I was watching a tv program the other night and they were talking about prejudice in the healthcare field.
The case they used was an obese gentleman who presented with chest pains. The physician sent him to a cardiologist, who in turn decided, because of his obesity, that the only way to go was medications. The gentleman again, two weeks later, presented with chest pains and told the ER that he had taken several nitro and the pain was not alleviated. His physician again called in the cardiologist who decided to do bypass surgery. The gentleman tolerated the surgery very well and is healthy now.
In the interview, the physician said that allot of times healthcare workers pre-judge people because of a variety of reasons (obesity, age etc.) and that perhaps this is prejudicial. I'm just curious if anyone has seen this, done this themselves, or even experience it themselves.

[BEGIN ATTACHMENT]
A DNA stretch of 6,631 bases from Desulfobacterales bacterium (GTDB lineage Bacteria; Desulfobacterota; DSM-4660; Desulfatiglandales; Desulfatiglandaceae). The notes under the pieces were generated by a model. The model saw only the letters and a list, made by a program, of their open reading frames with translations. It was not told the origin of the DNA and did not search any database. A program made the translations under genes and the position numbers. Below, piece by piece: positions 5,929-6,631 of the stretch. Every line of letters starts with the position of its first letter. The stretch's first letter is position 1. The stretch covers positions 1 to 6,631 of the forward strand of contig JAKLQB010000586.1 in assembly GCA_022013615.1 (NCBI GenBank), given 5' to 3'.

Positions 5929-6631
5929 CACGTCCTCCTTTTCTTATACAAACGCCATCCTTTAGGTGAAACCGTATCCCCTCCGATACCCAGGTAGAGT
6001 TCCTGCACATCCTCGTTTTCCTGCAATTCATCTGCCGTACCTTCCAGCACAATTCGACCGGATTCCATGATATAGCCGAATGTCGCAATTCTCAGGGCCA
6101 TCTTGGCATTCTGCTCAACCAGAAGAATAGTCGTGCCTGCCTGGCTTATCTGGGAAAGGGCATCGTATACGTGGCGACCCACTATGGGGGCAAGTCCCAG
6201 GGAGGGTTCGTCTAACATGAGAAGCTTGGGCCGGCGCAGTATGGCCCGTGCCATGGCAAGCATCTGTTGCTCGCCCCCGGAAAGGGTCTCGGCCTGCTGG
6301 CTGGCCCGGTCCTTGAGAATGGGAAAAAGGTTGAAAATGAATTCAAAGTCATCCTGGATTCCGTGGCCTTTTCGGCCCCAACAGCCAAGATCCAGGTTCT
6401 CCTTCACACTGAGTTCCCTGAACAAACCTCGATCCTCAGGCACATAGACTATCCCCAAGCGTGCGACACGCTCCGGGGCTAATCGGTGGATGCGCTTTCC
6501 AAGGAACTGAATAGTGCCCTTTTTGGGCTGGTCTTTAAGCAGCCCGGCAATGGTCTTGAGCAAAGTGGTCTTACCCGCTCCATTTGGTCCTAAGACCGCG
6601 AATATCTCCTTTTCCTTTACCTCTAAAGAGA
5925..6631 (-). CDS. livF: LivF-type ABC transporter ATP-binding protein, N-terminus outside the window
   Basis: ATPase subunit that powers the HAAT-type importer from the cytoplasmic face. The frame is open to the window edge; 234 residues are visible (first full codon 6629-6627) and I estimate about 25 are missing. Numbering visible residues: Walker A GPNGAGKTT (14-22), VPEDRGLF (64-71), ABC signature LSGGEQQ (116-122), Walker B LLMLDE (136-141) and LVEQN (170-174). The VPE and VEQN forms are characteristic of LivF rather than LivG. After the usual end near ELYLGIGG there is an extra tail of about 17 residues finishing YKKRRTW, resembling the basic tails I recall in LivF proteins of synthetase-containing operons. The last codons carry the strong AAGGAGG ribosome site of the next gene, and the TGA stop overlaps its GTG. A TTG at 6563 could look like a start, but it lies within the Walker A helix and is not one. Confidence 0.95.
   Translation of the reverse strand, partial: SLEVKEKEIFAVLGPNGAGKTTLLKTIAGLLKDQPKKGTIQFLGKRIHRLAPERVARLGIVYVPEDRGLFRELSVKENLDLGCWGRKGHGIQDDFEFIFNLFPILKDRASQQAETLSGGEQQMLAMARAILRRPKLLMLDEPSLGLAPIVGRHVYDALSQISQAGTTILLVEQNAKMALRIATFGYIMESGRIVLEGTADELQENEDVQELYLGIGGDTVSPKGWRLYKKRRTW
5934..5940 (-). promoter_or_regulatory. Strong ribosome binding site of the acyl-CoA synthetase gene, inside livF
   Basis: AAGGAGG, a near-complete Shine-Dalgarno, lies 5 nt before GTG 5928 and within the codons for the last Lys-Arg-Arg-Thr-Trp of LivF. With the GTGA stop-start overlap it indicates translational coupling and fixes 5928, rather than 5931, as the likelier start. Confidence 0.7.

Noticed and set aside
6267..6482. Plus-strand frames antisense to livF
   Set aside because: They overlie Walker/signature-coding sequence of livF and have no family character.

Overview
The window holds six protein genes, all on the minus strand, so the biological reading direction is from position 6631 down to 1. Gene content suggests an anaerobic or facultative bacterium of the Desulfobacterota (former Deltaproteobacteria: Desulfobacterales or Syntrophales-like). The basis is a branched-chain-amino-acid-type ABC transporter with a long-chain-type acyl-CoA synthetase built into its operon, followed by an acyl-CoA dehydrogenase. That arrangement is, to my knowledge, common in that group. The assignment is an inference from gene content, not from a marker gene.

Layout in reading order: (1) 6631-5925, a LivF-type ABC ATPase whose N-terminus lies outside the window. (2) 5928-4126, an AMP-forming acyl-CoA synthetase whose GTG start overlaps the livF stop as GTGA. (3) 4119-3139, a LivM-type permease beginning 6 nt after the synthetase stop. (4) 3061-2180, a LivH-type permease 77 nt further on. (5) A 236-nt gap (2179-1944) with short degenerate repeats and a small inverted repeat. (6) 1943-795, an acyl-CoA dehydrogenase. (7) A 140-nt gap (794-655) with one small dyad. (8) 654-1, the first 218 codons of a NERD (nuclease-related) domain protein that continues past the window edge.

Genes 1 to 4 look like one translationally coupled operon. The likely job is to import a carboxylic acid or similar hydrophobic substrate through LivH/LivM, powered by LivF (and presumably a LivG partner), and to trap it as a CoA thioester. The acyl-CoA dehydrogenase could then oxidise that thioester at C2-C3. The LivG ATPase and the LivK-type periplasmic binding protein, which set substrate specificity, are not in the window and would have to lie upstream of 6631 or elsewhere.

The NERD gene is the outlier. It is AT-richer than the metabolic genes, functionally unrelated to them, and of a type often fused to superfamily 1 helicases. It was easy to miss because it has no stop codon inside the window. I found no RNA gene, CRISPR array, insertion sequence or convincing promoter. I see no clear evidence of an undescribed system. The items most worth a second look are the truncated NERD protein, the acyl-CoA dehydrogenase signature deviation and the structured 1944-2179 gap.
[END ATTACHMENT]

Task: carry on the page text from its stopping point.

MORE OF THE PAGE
The one thing that comes to mind for me is, when I had to have a hysterectomy and the first doctor told me that it was in my head (male doctor) and when I went to a female doctor she did a complete hysterectomy and I have been great ever since.
To me it is kind of scary that a medical professional would pre-judge a person prior to knowing that individual person. I do realize that sometimes the situation calls for an immediate judgement, but how many times is someone pre-judged and necessary treatment is shelved or put off because of that.